You can mix undoable and non-undoable actions. Actions are executed sequentially, hence depending on an order of actions you will end up losing ability to undo parts of that command.

Instead of returning actions from functions that expect them, you can just read and write to files directly using io.open(). This will trigger a resource reload that will clear undo history.

Lifecycle hooks

There is a specially treated editor script file: hooks.editor_script, located in a root of your project, in the same directory as game.project. This and only this editor script will receive lifecycle events from the editor. Example of such file:

local M = {}

function M.on_build_started(opts)
  local file = io.open("assets/build.json", "w")
  file:write("{\"build_time\": \"".. os.date() .."\"}")
  file:close()
end

return M

We decided to limit lifecycle hooks to single editor script file because order in which build hooks happen is more important than how easy it is to add another build step. Commands are independent from each other, so it does not really matter in what order they are shown in the menu, in the end user executes a particular command they selected. If it was possible to specify build hooks in different editor scripts, it would create a problem: in which order do hooks execute? You probably want to create a checksums of content after you compress it… And having a single file that establishes order of build steps by calling each step function explicitly is a way to solve this problem.

Every lifecycle hook can return actions or write to files in project directory.

Existing lifecycle hooks that /hooks.editor_script may specify:

  • on_build_started(opts) — executed when game is Built to run locally or on some remote target. Your changes, be it returned actions or updated file contents, will appear in a built game. Raising an error from this hook will abort a build. opts is a table that contains following keys:
    • platform — a string in %arch%-%os% format describing what platform it’s built for, currently always the same value as in editor.platform.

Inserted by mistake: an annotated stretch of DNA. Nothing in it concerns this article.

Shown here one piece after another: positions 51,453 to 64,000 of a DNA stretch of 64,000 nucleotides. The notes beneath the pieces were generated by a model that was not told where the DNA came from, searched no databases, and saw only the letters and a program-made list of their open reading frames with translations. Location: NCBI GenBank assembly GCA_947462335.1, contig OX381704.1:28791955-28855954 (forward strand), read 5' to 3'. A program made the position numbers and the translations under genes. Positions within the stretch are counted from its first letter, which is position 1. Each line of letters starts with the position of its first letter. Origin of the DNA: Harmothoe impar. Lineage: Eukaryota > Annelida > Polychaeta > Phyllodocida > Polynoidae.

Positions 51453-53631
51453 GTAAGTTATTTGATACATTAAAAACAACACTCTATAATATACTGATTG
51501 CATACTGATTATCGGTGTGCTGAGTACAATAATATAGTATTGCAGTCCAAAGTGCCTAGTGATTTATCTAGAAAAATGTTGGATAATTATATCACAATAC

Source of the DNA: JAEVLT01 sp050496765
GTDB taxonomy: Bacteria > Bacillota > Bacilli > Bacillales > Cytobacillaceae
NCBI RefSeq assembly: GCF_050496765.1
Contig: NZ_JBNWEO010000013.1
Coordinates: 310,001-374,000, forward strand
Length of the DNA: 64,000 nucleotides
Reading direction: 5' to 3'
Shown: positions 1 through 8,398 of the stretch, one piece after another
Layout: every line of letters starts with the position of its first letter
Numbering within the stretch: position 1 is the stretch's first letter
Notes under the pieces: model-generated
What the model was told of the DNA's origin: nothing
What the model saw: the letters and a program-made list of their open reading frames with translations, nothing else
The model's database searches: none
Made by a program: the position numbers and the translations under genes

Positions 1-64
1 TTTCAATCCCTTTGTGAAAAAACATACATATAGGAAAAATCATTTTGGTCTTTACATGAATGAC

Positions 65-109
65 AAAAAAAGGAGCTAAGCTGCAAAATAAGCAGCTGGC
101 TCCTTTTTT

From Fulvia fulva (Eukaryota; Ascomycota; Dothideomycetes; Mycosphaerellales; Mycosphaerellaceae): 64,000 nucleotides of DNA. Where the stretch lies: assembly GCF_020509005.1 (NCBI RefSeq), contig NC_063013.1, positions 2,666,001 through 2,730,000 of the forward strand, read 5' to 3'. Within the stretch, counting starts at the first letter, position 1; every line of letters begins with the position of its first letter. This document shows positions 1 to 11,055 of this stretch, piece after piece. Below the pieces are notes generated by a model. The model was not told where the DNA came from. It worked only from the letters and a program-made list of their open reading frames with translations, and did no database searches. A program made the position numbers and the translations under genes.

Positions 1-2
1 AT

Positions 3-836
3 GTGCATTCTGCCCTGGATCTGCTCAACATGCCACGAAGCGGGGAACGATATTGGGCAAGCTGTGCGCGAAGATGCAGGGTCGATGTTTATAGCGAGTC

• on_build_finished(opts) — executed when build is finished, be at successful or failed. opts is a table with following keys:
    • platform — same as in on_build_started
    • success — whether build is successful, either true or false
  • on_bundle_started(opts) — executed when you create a bundle or Build HTML5 version of a game. As with on_build_started, changes triggered by this hook will appear in a bundle, and errors will abort a bundle. opts will have these keys:
    • output_directory — a file path pointing to a directory with bundle output, for example "/path/to/project/build/default/__htmlLaunchDir"
    • platform — platform the game is bundled for. See a list of possible platform values in Bob manual.
    • variant — bundle variant, either "debug", "release" or "headless"
  • on_bundle_finished(opts) — executed when bundle is finished, be it successful or not. opts is a table with the same data as opts in on_bundle_started, plus success key indicating whether build is successful.
  • on_target_launched(opts) — executed when user launched a game and it successfully started. opts contains an url key pointing to a launched engine service, for example, "http://127.0.0.1:35405"
  • on_target_terminated(opts) — executed when launched game is closed, has same opts as on_target_launched

Please note that lifecycle hooks currently are an editor-only feature, and they are not executed by Bob when bundling from command line.

Editor scripts in libraries

You can publish libraries for other people to use that contain commands, and they will be automatically picked up by editor. Hooks, on the other hand, can’t be picked up automatically, since they have to be defined in a file that is in a root folder of a project, but libraries expose only subfolders. This is intended to give more control over build process: you still can create lifecycle hooks as simple functions in .lua files, so users of your library can require and use them in their /hooks.editor_script.

Also note that although dependencies are shown in Assets view, they do not exist as files (they are entries in a zip archive), so there is currently no easy way to execute a shell script you provide in a dependency. If you absolutely need it, you’ll have to extract provided scripts by getting their text using editor.get() and then writing them somewhere with file:write(), for example in a build/editor-scripts/your-extension-name folder.